Try to keep your CV to two pages and divide it neatly. You would usually put the time period in question (e.g. 01/2008-10/2012) on the left and mention the name of your former employer and your old job title on the right.
Proof of Qualifications and Work Experience
In Germany, you’re expected to provide proof of the professional experience, academic degrees, and official qualifications mentioned in your application. However, you may omit proof of preliminary degrees if they were later followed by higher degrees.
If you speak German, you can find more information on job applications in Germany, including best practice examples and excerpts, at Jova Nova.
When you’re invited for a job interview, you should dress formally, although the dress code for many jobs has become more casual in recent years.
Employers are not allowed to ask just any question. When you’re asked an inappropriate question, you do not have to answer it. Furthermore, German labor legislation explicitly allows you to lie to avoid ruining your job prospects.
Inappropriate questions include inquiries about family planning, pregnancy, sexual orientation, religious faith, political affiliation, and membership in trade unions. However, there are certain exceptions to the rule, e.g. if you apply for a job as a translator at a political party convention or as the accountant for a local parish church. Questions about a certificate of conduct, about past illnesses, or your former salary, can be subject to legal restrictions too.
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Minimum Wage and Average Salary
The national minimum wage in Germany is 8.84 EUR per hour and 1,498 EUR per month. These figures are expected to be reviewed again in January 2019.
Find below the average salaries in Germany for a range of different jobs.
|Job||Average salary (EUR)|
|Supermarket sales assistant||17,000|
|High school teacher||40,000|
Liberal professions include workers, such as lawyers and psychologists, freelance artists and writers. On the other hand, Germany’s trade regulations apply to you if you intend to start a business as a producer of goods, an artisan, etc.
The difference between setting up a trade and working as a self-employed professional in Germany influences the legal framework of your new status, the process of registering your business, and even your taxes.
The legal situation for the self-employed, as well as for expats planning to start a business in Germany, is rather complicated. This article provides you with an initial overview of self-employment and starting a business in Germany. However, for more detailed information, it’s best to consult an expert for Germany’s immigration, business, tax, and labor laws.
Visas and Residence Permits
Before beginning a new career as a self-employed person or business owner in Germany, you should check if you need a German residence permit (Aufenthaltserlaubnis) for taking up self-employed work. If you’re an EU national, you may move freely within the European Union for the purpose of self-employment.
If you’re a national of a non-EU country, you need a residence/work permit to be legally self-employed in Germany, and you’ll have to apply at the German embassy. The permit will only be valid for a certain period of time, and the local immigration office is then responsible for renewing it. If you already live in Germany, get in touch with the local immigration office (Ausländerbehörde) and they can advise you on what to do next.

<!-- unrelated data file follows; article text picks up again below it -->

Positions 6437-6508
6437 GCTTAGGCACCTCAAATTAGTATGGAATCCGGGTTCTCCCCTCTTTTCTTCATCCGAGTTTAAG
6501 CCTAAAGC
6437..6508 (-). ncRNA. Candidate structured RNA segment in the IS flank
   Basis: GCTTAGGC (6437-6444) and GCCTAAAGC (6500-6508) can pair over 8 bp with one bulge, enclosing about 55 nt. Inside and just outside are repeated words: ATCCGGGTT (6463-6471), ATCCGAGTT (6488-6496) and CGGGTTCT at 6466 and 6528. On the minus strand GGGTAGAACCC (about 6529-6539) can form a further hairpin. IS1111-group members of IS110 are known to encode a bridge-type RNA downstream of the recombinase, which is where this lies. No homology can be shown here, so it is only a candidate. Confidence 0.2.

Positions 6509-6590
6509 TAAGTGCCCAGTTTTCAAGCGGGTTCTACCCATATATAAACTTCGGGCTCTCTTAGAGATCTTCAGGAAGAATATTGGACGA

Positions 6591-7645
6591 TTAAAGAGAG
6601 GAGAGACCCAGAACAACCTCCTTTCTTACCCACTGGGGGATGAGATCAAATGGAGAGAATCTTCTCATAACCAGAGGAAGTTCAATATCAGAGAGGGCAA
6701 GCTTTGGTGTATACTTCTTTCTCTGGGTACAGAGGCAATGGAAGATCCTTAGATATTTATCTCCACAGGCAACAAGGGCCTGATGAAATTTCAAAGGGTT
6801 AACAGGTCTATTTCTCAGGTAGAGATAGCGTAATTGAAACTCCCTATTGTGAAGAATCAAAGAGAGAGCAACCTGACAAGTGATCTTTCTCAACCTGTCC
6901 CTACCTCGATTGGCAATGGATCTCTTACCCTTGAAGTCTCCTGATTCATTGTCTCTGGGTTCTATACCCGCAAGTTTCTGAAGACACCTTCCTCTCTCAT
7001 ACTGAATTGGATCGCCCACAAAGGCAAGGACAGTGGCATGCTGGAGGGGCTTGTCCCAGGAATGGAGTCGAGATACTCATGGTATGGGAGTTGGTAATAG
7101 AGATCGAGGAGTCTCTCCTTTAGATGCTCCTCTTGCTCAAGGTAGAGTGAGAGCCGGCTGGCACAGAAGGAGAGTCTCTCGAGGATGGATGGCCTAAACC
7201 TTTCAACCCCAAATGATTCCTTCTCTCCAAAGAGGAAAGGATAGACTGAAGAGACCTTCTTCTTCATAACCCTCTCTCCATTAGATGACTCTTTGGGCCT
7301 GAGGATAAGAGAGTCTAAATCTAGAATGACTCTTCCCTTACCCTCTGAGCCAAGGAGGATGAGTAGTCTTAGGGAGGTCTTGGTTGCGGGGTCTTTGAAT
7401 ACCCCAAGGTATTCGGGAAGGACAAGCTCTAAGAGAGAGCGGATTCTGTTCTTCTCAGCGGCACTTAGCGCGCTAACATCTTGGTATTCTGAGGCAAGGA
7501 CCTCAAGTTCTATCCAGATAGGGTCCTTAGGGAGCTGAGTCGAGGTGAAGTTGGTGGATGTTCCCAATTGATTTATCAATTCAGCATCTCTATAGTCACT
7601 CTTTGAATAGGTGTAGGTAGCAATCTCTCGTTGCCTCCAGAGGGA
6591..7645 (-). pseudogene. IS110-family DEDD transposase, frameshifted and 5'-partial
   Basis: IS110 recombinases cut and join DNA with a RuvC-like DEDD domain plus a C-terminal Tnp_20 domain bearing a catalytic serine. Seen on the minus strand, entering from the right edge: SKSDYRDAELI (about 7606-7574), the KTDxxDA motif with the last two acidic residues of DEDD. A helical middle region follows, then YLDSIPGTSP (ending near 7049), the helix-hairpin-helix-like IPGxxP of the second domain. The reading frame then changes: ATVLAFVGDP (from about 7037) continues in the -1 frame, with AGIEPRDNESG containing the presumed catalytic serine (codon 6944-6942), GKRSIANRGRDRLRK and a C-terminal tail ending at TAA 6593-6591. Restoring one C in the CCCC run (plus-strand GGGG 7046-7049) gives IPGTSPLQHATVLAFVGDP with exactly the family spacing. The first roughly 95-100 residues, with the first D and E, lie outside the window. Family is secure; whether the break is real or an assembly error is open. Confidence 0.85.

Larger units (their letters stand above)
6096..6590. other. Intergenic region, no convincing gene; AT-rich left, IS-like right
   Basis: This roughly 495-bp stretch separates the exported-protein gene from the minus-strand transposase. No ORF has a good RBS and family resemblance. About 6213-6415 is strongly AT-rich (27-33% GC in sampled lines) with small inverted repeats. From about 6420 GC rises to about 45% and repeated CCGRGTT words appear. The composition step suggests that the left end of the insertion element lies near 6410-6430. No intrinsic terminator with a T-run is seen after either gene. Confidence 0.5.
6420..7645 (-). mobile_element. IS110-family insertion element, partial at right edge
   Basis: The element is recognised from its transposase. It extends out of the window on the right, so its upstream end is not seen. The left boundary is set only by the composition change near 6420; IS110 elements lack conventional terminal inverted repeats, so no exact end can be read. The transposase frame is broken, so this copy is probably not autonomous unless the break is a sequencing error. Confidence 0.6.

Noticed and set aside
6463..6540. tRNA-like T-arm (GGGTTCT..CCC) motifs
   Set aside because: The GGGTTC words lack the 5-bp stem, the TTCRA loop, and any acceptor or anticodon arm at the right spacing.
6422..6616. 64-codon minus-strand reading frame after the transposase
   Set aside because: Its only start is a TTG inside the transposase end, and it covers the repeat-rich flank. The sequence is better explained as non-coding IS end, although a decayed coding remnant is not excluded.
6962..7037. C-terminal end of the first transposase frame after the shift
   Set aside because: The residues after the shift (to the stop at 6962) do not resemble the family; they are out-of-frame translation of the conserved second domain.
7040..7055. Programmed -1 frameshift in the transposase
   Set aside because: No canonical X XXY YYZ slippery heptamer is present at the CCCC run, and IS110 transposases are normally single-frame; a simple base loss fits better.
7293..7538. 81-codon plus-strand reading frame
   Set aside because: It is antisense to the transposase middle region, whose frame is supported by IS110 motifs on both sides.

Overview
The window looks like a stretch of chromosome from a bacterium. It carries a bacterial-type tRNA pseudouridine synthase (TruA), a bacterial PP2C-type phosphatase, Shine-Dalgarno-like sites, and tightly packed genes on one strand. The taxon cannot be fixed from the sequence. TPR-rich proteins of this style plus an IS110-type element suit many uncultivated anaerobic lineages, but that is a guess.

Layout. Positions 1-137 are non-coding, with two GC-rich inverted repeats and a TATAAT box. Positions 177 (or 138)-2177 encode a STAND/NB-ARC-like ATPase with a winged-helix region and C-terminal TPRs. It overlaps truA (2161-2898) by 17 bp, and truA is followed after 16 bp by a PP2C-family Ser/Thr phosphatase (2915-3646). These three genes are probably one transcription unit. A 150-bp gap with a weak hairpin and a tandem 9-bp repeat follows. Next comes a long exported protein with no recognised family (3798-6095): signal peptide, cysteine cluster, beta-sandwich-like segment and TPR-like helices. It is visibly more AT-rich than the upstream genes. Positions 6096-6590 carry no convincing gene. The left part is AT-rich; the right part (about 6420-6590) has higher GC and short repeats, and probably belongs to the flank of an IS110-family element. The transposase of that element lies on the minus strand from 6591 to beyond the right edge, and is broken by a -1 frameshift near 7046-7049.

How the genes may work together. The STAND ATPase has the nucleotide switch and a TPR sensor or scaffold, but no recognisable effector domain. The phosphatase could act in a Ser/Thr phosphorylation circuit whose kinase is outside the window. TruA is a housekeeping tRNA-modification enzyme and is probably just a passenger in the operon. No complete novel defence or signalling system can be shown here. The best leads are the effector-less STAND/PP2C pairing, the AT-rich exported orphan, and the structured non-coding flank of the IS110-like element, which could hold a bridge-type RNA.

Whether a permit is granted in the first place could depend on the following criteria:
- Your business plan
- Your qualifications and previous experience
- Your financial investment
- Your company’s impact on employment and vocational training
- Your contribution to the national or regional economy, innovation, and research
- Competition with established businesses
Self-employed immigrants who want to invest a minimum of 250,000 EUR in Germany, thereby creating at least five new jobs, obtain a residence permit almost automatically.
If you just want to set up a business in Germany but not be based there permanently, a Schengen visa might be enough.
Freelancers and Business Owners
In Germany, you’re considered self-employed if you’re:
- A managing partner or managing director of a company
- An executive of a joint-stock company (Aktiengesellschaft)
- An authorized signatory (Prokurist)
- A majority shareholder of a limited liability company (GmbH)
- A businessperson who wants to run a trade (Gewerbe), for example, as an artisan, caterer, or producer of goods
- An officially recognized freelancer, belonging to a liberal profession, due to your activity (so-called “activity professions” or Tätigkeitsberufe), or on a case-by-case basis
- A member of the so-called “catalogue professions” (Katalogberufe), i.e. traditional liberal professions in Germany:
- Healing (doctors, dentists, midwives, etc)
- Scientific (engineers, architects, etc)
- Linguistic (journalists, translators, etc)
- Legal, tax and business consultants (lawyers, tax advisors, accountants, etc)
Make sure to have sufficient German language skills and to get your professional qualifications recognized in Germany (via ZAB, the Central Office for Foreign Education and Training).
The distinction between freelancers and businesspeople makes a big difference when it comes to registering your business, your membership in professional associations, and paying taxes.
Freelancing and Running a Business
If your legal consultant and the local tax office have confirmed that you count as a member of the liberal professions under German law, things are a lot easier. As a freelancing professional, you simply need to follow these steps:
- Register with the tax office (Finanzamt) to get your tax number.
- Consider joining a professional association. Visit Bundesverband der Freien Berufe, the Federal Association of Liberal Professions, for more information.
- If you have any employees, sign them up with an accident insurance company. Make sure to get their health insurance information and tax number as well.
- Start the bookkeeping by yourself or hire an accountant to help you with revenue surplus statements and tax returns.